“The Embedded Traveller” follows Outpost columnist Carla Bragagnini across the world, where she learns different skills from artisans, artists and craftspeople. Read the rest here.
The Embedded Traveller | Story and Photos by Carla Bragagnini
After watching a documentary about Iceland a few years ago, I became absolutely fascinated by their folklore and culture. How many places in the world can say they have diverted building projects to avoid damaging the homes of elves? And to exist atop raw, untouched volcanic and glacial landscapes—well, it instantly earns a top spot on my bucket list.
So when airlines started offering free stopovers to Reykjavik (the northernmost capital in the world) from Canada to Europe, I wasted no time in heading to the magical “Land of Fire and Ice.”
I recruited my soul-cleansed buddy Marc and my soul (and real-life) sister Alessandra to road trip across southern Iceland for a week before Marc and I headed north to volunteer on a farm for three weeks. Besides being great company, both travel companions proved to have the quintessential skills for an optimum Icelandic camping/road trip. Marc can pitch a tent on a volcanic field in rain, fog or snow in under two minutes, while Alessandra can whip up gourmet snacks in the backseat of a moving vehicle under the glare of the midnight sun.
Our adventures took us to countless active volcanoes, waterfalls, glaciers, icebergs, fjords, geysers, hot springs, hiking trails and national parks. The nature in Iceland is endlessly breathtaking.
But hot dogs aren’t Icelanders’ favourite cuisine—it turns out they also like ice cream. I mean, everyone likes ice cream, but Icelanders really like ice cream. I grew up in Canada, so the idea of eating ice cream in a cold place is hard for me to process, especially in a country that literally has “ice” in the name. And not only is the weather in Iceland cold, but it can change drastically in a single day—something I’ve see firsthand (layers are key!). A common saying: “If you don’t like the weather in Iceland, wait five minutes.”
Curious to find out more about the nationwide ice cream addiction, we visited Holtsel ice creamery in the Eyjafjarðarsveit Valley of north Iceland (near Akureyri, the country’s second-biggest city), a stunning region surrounded by snow-capped mountains. The owners, Guðmundur and his wife, Guðrún, have been making ice cream on their dairy farm since 2006.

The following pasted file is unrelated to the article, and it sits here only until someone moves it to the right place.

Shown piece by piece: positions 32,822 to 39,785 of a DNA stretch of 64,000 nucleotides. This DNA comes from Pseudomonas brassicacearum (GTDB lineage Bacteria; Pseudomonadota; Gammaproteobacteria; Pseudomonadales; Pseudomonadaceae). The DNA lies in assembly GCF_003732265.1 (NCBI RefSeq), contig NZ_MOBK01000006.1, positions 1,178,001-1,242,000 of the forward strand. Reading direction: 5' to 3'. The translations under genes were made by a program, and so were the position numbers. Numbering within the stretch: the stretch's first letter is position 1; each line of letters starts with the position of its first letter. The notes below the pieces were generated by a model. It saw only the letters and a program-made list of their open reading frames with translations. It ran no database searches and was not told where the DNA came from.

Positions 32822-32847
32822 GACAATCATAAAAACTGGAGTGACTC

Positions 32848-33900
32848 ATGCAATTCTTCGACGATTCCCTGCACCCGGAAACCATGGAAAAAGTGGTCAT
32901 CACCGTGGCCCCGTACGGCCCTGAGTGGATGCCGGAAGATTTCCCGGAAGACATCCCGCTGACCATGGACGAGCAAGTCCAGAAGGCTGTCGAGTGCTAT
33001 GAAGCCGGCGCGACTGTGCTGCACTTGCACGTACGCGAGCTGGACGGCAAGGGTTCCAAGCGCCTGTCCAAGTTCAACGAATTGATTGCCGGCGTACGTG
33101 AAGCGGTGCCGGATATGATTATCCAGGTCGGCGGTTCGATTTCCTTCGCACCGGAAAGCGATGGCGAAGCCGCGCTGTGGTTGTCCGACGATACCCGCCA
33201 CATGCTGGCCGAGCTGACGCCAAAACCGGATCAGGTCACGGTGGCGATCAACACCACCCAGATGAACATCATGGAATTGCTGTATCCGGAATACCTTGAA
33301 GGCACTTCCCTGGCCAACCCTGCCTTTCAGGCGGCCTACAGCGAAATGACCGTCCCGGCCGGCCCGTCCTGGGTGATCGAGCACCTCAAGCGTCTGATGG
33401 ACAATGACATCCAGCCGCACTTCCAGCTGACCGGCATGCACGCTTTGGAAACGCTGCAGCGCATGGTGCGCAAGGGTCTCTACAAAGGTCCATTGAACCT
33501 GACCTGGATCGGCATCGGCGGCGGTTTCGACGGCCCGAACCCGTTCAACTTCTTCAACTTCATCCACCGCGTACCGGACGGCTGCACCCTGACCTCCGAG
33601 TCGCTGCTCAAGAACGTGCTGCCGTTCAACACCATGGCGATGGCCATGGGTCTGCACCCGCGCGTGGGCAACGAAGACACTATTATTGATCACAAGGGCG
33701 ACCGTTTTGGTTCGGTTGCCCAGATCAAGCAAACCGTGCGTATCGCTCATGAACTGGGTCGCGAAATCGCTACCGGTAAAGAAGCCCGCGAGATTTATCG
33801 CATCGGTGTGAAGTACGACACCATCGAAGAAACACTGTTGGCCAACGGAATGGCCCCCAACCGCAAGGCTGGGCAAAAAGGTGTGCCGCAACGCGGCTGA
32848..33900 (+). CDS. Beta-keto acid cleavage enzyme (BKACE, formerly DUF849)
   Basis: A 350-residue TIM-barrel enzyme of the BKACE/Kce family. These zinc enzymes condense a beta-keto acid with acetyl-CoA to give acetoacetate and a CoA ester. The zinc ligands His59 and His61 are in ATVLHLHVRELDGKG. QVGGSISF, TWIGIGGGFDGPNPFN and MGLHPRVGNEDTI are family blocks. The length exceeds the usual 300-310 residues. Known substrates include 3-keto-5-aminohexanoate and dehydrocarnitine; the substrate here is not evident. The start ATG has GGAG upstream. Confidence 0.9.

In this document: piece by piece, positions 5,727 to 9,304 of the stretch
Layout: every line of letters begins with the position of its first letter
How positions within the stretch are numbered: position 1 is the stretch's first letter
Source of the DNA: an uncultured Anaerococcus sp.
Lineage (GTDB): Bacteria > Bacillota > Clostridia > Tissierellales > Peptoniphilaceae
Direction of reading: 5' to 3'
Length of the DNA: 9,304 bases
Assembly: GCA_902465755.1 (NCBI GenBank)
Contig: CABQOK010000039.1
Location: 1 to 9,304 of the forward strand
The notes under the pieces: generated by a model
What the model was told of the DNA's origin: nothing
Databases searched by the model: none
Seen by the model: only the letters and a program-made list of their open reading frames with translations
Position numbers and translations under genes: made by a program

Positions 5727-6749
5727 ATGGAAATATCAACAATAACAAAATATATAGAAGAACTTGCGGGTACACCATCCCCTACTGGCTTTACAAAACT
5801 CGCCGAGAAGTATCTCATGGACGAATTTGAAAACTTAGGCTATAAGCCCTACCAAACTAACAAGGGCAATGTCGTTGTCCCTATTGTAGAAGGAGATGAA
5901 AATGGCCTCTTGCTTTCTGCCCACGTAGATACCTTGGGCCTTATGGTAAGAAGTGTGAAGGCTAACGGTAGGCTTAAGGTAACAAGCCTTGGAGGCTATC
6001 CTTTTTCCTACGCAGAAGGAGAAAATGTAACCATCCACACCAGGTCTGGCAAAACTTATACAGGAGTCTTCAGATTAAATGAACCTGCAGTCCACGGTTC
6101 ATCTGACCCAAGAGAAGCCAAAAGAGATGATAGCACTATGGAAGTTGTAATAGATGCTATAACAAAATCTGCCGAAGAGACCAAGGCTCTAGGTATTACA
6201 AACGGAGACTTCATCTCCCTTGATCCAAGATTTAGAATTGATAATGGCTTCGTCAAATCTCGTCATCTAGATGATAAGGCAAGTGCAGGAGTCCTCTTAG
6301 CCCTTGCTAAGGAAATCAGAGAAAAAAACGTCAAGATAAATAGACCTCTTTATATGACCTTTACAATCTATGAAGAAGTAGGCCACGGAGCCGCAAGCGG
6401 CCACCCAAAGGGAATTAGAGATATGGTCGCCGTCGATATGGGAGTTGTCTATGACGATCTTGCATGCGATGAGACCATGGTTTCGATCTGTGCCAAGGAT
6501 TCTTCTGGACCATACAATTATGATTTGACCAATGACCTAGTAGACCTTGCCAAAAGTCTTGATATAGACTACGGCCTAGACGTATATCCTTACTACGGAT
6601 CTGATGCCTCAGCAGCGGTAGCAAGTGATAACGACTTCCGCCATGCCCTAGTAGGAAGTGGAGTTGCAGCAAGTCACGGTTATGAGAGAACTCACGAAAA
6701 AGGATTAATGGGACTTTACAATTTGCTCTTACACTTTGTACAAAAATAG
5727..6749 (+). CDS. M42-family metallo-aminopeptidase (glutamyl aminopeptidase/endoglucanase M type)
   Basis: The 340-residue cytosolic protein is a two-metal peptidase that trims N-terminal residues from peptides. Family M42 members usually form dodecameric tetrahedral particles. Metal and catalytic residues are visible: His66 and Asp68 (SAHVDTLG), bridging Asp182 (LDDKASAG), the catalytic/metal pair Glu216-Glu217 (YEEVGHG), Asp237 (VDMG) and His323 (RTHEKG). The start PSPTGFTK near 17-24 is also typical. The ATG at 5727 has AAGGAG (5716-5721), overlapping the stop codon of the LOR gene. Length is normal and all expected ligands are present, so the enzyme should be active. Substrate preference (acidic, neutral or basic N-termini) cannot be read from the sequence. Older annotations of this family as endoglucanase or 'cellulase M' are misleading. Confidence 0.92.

Inside the shop, I watched the multi-tasking Guðmundur effortlessly serve the lineup of customers. I tried to eavesdrop a little bit, but to me, Icelandic is such an impossible-sounding language. (Guðmundur tried to convince me it was simple, but a language with 17 vowels seems complicated to me.)
Typically, Holtsel can see up to 300 customers per day and 800 guests in the peak summer season. The ice cream culture in Iceland is huge, so no matter the weather outside or the time of the year, there is always an enormous queue outside an ice cream shop.
When the traffic slowed down, we took a tour of the farm, which is located just below the shop and houses 60 happy cows. The milk used in making the ice cream is taken fresh from the cows every morning.
We also visited the laboratory where they make dozens of inventive flavours of ice cream—licorice (a favourite in all Nordic countries), beer, Icelandic blueberry, rhubarb from the garden, skyr (Icelandic yogurt) and classics like chocolate, strawberry and peppermint. I can report that the beer and the blueberry flavours alone are worth lining up for.
As a Quebecer, Marc takes his love for maple syrup very seriously. He suggested to Guðmundur and Guðrún that they consider making maple syrup ice cream—but it turned out they already did. We were surprised to learn that Canada has the largest population of Icelanders outside of Iceland, and some of them already introduced Holtsel to the precious liquid gold.
In addition to ice cream, the shop also sells other Icelandic treats to help promote a network of local producers. Guðmundur offered us one very special snack sold at the shop—fermented (some say “rotten”) shark, called hákarl.
This national Icelandic dish is cured and hung-dried for months, because apparently when fresh, this type of shark has poison in it. Never one to turn down a culturally immersive experience, I popped a piece of de-poisoned shark in my mouth.
Now, I’m not exactly a shark meat connoisseur, but I have to say, it wasn’t bad. If you’re curious, it tastes a bit like dried salmon, but chewier—if you can get past the pungent ammonia smell and deal with the fishy aftertaste, that is. (Many can’t; Anthony Bourdain famously tasted it, gagged and said it was “the single worst, most disgusting and terrible-tasting thing” he had ever eaten.)
They say the best way to eat it fermented shark is by following it with a shot of “black death” (Icelandic schnapps), but I disagree. My suggestion? Make sure to do it at an ice cream shop—that way, you can cleanse your palate afterwards with a scoop of delicious, non-shark flavoured dairy goodness.